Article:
If you’re here, you are a writer, and you pay attention to words. Here are some vague terms that are constantly thrown around, and as a writer, I’m increasingly annoyed. Here are my attempts at suggesting clarification. Please feel free to add your own phrases and interpretations.
The Establishment: This description is as insulting as “you people.” It could mean anything from the local County Supervisors and your local library staff, to the House of Representatives, all lobbyists (from gun rights supporters to environmental activists) to the Joint Chiefs of Staff. Time to define our terms and find exactly the right words to capture what we mean.
Elites: Who are they? Are they people in power like a county supervisor or the sheriff? Do all elites live on the east coast or are they also rich movie stars? Do you get to be one if you are educated? Is the head of a union an elite? Does it mean you’re a boss? Are you an elite if you supervise six people who run popcorn, funnel cake, and cotton candy stands at the local county fair? Another meaningless term.
“I read somewhere that people are saying….” Let’s all agree, once and for all, that the phrases, “people are saying” or “they say” do not represent credible sources. These phrases mean nothing since somewhere people are also saying that the earth is flat. One more logical fallacy.
Globalization: This sounds like a tidal wave that will engulf us all. But what is it really? Is it a secret plot against people who hold low wage jobs in America? Is it something “the elite” and “the establishment” are conning us with so they can get richer? Is it here to stay or can we destroy it with a suicide vest? Perhaps it is the logical result of the technology that increasingly links us all at the speed of light. Perhaps it’s the result of better nutrition, cleaner water, and more available medical care across the globe. A bad thing? Something to accept or vilify?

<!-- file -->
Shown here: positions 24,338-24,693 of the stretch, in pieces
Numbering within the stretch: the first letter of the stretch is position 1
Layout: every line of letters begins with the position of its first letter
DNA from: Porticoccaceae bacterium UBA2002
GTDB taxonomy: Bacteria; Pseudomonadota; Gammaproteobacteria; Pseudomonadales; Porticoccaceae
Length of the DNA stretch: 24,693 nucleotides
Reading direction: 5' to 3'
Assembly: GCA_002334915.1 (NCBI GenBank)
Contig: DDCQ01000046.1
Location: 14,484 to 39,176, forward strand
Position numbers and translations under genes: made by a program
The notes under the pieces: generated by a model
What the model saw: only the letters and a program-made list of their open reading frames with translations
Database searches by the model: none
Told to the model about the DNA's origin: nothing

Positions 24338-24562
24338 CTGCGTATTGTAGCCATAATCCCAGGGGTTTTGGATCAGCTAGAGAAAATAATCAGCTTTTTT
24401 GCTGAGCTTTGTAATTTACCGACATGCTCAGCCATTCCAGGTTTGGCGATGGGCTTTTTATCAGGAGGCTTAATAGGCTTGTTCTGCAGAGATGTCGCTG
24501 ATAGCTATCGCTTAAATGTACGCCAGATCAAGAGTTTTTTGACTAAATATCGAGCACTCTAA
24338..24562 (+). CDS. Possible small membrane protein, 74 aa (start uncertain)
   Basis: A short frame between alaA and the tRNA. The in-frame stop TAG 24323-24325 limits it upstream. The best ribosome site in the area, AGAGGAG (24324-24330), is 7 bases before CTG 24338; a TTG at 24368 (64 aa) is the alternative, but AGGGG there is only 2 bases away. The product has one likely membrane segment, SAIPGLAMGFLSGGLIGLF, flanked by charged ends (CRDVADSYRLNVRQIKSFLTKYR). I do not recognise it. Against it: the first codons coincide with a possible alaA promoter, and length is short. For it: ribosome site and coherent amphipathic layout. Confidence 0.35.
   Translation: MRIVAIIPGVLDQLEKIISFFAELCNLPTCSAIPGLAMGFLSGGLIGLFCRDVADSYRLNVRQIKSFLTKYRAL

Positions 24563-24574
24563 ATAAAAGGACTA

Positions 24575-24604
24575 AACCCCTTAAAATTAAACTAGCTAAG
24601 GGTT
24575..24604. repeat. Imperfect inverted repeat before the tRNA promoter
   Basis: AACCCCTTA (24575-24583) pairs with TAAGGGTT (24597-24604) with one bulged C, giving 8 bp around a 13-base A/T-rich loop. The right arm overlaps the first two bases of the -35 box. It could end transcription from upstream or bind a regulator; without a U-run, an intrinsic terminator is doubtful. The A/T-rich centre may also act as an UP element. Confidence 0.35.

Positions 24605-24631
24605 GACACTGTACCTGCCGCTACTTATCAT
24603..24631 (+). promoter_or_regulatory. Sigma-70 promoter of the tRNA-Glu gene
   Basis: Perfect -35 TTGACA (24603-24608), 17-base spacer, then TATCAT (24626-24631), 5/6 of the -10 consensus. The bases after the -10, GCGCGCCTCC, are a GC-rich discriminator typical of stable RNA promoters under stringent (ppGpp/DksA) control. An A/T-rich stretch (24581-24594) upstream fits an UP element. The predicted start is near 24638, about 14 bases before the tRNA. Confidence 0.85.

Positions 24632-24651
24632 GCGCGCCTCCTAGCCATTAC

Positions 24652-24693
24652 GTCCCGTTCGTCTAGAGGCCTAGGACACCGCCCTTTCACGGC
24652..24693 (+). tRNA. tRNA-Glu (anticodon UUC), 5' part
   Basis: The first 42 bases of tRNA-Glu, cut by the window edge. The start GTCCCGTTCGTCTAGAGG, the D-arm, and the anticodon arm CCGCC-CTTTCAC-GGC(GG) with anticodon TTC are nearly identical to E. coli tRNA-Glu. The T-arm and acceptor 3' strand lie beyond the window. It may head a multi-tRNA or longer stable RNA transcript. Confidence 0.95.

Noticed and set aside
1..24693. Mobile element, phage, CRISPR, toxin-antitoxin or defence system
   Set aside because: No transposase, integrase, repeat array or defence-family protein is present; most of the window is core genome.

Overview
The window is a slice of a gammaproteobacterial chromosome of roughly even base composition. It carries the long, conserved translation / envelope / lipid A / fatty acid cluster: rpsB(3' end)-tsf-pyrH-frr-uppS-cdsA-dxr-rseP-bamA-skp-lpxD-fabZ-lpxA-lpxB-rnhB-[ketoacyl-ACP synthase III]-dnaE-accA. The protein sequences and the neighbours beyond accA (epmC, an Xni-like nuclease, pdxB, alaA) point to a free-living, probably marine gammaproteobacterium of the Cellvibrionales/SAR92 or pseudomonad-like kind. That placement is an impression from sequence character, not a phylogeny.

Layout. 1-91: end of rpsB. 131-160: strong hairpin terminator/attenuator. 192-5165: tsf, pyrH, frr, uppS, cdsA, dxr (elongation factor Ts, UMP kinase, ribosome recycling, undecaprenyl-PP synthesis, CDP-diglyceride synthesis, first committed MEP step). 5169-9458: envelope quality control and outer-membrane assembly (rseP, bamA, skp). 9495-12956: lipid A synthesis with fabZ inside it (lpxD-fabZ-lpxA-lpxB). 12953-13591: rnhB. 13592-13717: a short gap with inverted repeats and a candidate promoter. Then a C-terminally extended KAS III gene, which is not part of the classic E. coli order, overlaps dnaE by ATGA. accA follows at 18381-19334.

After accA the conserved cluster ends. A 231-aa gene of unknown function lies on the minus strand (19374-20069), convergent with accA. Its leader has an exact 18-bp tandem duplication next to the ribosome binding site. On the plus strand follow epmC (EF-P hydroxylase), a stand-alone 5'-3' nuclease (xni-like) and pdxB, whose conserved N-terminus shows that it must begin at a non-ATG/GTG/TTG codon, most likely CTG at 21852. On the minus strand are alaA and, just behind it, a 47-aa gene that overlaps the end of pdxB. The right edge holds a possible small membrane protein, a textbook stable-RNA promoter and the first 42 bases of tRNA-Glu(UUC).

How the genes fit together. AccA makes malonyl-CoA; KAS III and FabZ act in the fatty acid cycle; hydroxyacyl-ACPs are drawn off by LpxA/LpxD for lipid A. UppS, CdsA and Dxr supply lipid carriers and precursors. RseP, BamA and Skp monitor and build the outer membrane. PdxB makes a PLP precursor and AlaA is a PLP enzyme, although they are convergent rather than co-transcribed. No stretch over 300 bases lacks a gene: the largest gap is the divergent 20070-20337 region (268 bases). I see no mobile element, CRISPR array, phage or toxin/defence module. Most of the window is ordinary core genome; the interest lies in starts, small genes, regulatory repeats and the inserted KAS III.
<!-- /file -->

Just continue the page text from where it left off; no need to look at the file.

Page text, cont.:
Wall Street: Another vague generalization. Does this term include only the people that work there or perhaps anyone who has a 401K? If I work on Wall Street, invest in stocks, or live nearby, am I evil? Where does Wall Street begin and Main Street end? Sure wish the media would stop using vague terms.
Main Street: My mental image of Main Street is very Midwestern U.S. There are the late 1800’s storefronts, refurbished to bring in new shops, many of whom go out to business in six months. The competition is rough out there because of malls and places with huge parking lots. But somehow, Main Street never seems to evoke manufacturing or farming. So misleading. I know many farmers, but they don’t ever think of themselves as Main Street.
Immigration: Another term that has become over generalized so that demagogues can use it to scare people and get attention. Some questions that might add clarity are: Are there “good” immigrants and “bad” immigrants? Like my friend from India who came over in 1985, went through all the bureaucratic steps, and become a citizen–is he now a bad guy? Is the country of origin a rule-out? (Syria, Mexico, or any country with darker skins?) If all the immigrants were from Great Britain, Germany, and France, would this be an issue? If we all agree that prejudice against our immigrant grandparents was unfair, how did immigration somehow become bad?
Polarizing: How easy it is to get angry and fight. How we love our own anger (“I feel it so strongly, it must be right!”). How soothing it is to find someone to blame for any injustice done to us (whether by family member, government, or some suspect ethnic group). How comfy and self-satisfying it feels to identify with “us” and suspect “them.” What is much more difficult is to pause and consider how much we are alike, how those people who are somehow “them” are also struggling to make it through adolescence/young adulthood, raise families, or deal with aging parents. We’re all struggling to find meaningful work, a place to have shelter, cook whatever we can find, and protect our loved ones from all problems. Coming together is hard; fighting is way too easy.